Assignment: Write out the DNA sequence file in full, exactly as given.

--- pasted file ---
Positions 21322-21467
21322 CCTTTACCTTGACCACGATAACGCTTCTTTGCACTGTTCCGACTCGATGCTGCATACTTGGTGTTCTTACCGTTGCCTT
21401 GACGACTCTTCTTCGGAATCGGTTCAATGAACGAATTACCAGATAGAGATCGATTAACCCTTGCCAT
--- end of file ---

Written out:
Positions 21322-21467
21322 CCTTTACCTTGACCACGATAACGCTTCTTTGCACTGTTCCGACTCGATGCTGCATACTTGGTGTTCTTACCGTTGCCTT
21401 GACGACTCTTCTTCGGAATCGGTTCAATGAACGAATTACCAGATAGAGATCGATTAACCCTTGCCAT